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Jerry Bowles
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Monday, June 12, 2006
The Weekend in Ojai: Dawn Ascendent

Saturday and Sunday concerts at Ojai gave us one of the most memorable experiences of a great artist making great music that I have experienced. The Sunday morning concert had Dawn Upshaw performing the program of her concert at Carnegie’s Zankel Hall: Berio’s Folk Songs (1964) followed by the work written for her, Golijov’s Ayre (2004). I have the recording, but I was swept up and swept away by Dawn Upshaw in this live performance. This was a performance of such a high level of artistry and emotional as well as artistic commitment that you believed there was nothing left for the performers to give us. The pull from the stage was so strong that it drained us in the audience. I envied the people in New York who had the opportunity of hearing this work for the first time.

During the Berio work before intermission, it was fascinating to see Upshaw prepare herself for each song, establishing the emotional attitude and level for that particular song, changing not only her facial expression but her posture and the way she held her hands. With the much stronger emotional forces being expressed in Ayre, you could see the great actress placing herself in each role; you also appreciated the instrumental interludes and transitions between songs to adjust and prepare for the next.

Eighth Blackbird (minus keyboard, plus harp) provided the accompaniment in Folk Songs and the core of the ensemble for Ayre. With one exception, the added instrumentalists also participated in the recording. They all seemed caught up in making this performance a special one. Driving back to Los Angeles Sunday night we were still talking about the performance we had seen and heard.

The evening’s concert gave us the third major Golijov work of this year’s Ojai, Oceana (1996). This was written in a commission for the Oregon Bach Festival and Helmut Rilling. Ojai brought out the singer around whom the solo part was created, Luciana Souza. The Atlanta Chamber Chorus provided the vocalists, the Atlanta Symphony Orchestra the instrumentalists, and Robert Spano conducted. Spano and the Atlanta forces performed this work during their “festival” of Golijov’s works. This cantata-like setting of the “Oceana” poem of Pablo Neruda, from his “Cantos Ceremoniales”, uses the soloist as an acolyte of the goddess, calling out to Her in songs without words, leaving the text for the chorus; much as I enjoyed Souza in the Saturday evening concert which I’ll mention, I felt that the mixture of a jazz voice with the orchestra and chorus to be one of the less successful elements in this work. The chorus was strong, and the orchestra did well in their role. There were elements of real interest in the work, but Golijov would soon do much, much better.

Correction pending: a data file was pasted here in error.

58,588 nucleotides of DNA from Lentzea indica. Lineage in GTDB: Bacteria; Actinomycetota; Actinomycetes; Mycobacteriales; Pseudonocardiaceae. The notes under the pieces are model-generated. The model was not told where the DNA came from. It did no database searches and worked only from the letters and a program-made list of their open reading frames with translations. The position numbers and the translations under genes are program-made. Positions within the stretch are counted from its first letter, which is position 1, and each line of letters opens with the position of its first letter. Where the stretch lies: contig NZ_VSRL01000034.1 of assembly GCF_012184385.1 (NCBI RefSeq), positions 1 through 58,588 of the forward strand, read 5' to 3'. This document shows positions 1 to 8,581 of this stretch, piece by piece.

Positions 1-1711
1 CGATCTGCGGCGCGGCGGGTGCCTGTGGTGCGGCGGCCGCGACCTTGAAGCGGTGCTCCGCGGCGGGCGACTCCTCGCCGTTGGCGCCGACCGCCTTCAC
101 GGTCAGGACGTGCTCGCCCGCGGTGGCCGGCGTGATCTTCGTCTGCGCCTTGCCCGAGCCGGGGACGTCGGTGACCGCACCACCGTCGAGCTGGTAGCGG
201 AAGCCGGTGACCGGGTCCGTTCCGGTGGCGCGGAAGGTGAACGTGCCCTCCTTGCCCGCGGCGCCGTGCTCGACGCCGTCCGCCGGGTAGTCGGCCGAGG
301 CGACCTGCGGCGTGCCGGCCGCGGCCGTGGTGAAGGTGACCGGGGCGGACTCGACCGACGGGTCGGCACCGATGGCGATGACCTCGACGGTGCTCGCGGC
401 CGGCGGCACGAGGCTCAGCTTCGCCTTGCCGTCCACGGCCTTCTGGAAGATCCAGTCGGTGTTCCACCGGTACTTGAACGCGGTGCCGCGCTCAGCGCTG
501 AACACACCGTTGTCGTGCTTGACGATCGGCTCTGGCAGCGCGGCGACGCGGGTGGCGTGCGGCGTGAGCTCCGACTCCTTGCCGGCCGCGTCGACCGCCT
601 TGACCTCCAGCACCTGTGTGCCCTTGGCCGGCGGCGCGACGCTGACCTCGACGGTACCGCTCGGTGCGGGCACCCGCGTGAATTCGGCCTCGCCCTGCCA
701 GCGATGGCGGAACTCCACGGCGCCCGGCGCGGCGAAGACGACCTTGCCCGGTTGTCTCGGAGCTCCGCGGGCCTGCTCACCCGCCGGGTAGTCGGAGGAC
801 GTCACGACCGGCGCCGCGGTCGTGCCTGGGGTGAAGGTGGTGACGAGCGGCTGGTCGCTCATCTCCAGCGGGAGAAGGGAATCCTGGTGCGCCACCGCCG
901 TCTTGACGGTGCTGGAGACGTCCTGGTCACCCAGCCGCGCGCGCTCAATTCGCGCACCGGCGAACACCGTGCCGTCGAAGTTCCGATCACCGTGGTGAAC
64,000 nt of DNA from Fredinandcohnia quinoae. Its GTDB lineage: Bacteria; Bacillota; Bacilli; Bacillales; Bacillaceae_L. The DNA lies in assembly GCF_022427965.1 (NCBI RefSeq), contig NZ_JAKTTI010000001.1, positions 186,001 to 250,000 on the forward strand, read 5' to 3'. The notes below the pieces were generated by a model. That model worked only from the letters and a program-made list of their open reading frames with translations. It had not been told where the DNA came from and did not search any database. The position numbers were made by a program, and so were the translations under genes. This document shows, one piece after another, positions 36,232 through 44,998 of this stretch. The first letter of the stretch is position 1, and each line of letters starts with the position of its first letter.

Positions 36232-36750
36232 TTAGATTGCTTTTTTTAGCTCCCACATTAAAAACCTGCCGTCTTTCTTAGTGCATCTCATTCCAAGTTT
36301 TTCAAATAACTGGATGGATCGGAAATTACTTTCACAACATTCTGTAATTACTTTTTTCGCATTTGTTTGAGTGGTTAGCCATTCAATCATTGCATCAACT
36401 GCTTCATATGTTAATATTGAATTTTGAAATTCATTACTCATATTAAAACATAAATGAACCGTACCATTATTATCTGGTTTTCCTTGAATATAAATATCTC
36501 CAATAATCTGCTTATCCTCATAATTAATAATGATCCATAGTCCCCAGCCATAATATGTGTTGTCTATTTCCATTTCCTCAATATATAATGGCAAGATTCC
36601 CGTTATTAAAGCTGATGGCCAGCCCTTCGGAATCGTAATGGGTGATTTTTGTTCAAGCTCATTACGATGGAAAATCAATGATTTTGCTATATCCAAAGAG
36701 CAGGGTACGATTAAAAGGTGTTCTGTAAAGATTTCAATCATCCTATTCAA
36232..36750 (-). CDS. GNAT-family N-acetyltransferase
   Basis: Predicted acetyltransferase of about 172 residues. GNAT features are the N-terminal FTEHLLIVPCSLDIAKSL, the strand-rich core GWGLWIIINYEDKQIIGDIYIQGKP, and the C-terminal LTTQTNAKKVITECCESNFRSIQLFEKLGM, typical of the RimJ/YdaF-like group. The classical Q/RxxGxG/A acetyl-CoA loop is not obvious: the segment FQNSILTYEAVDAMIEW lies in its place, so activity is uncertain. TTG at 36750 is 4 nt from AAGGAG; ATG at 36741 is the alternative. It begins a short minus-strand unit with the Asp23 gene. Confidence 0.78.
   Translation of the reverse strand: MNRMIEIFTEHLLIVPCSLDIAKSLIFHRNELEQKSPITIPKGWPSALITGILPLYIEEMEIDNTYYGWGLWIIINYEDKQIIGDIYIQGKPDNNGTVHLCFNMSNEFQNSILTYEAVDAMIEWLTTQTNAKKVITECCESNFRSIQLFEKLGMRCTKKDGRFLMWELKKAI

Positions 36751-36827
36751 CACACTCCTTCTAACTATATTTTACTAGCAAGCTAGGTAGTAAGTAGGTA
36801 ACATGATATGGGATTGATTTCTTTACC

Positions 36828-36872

Spano and Thomas Morris, Artistic Director of the Festival, decided to have the rest of the program deal with farewells. The first half of the concert was one of two opportunities in the Festival to hear the Atlanta Symphony in a significant orchestral work. They gave us the John Adams Chamber Symphony (1992), followed by Berio’s Requies (1984) and by the Busoni/Adams Berceuse Elegaic (1909/1989). The Chamber Symphony is not my favorite Adams work, but the Atlantans seemed to miss all fun in the piece, diligently counting beats to keep the cross-rhythms straight. The orchestra did well in the two somber works before intermission. Oceana was followed by Berio’s orchestration of Bach’s unfinished Contrapunctus XIX (2001) which dissolved into the Dona nobis pacem from Bach’s Mass in B Minor. The Orchestra didn’t have much of an opportunity to really shine in all of this, but the chorus was great.

The chorus gave the concert Saturday morning. This was the least interesting program I’ve heard in my visits to Ojai. I’m sure this would have been an exciting program if done by a cathedral choir on a Sunday afternoon in a church. The program contained some rarely heard twentieth-century works, all a capella: four motets by Copland (1924), four motets on Gregorian themes by Duruflé (1960), a lamentation by Tavener (1944), a Mass by Vaughn Williams (1921), and an absolutely gorgeous motet by Messiaen (1937) followed by a Thomas Tallis motet to the same text. The chorus was quite good. Is there so little secular music for chorus by contemporary composers?